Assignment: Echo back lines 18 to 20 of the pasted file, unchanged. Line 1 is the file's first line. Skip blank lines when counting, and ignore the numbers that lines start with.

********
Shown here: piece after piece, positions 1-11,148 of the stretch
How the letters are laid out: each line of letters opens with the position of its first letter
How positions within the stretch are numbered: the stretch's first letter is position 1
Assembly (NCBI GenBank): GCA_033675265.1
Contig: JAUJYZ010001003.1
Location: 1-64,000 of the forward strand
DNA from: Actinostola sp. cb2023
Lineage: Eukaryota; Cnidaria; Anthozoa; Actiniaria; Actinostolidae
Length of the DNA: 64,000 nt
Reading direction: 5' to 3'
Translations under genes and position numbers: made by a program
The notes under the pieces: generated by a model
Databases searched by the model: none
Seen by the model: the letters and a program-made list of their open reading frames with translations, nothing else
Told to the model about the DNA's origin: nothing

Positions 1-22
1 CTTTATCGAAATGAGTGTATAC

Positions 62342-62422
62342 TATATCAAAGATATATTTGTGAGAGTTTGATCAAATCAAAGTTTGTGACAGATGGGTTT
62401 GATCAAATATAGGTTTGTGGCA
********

Positions 62342-62422
62342 TATATCAAAGATATATTTGTGAGAGTTTGATCAAATCAAAGTTTGTGACAGATGGGTTT
62401 GATCAAATATAGGTTTGTGGCA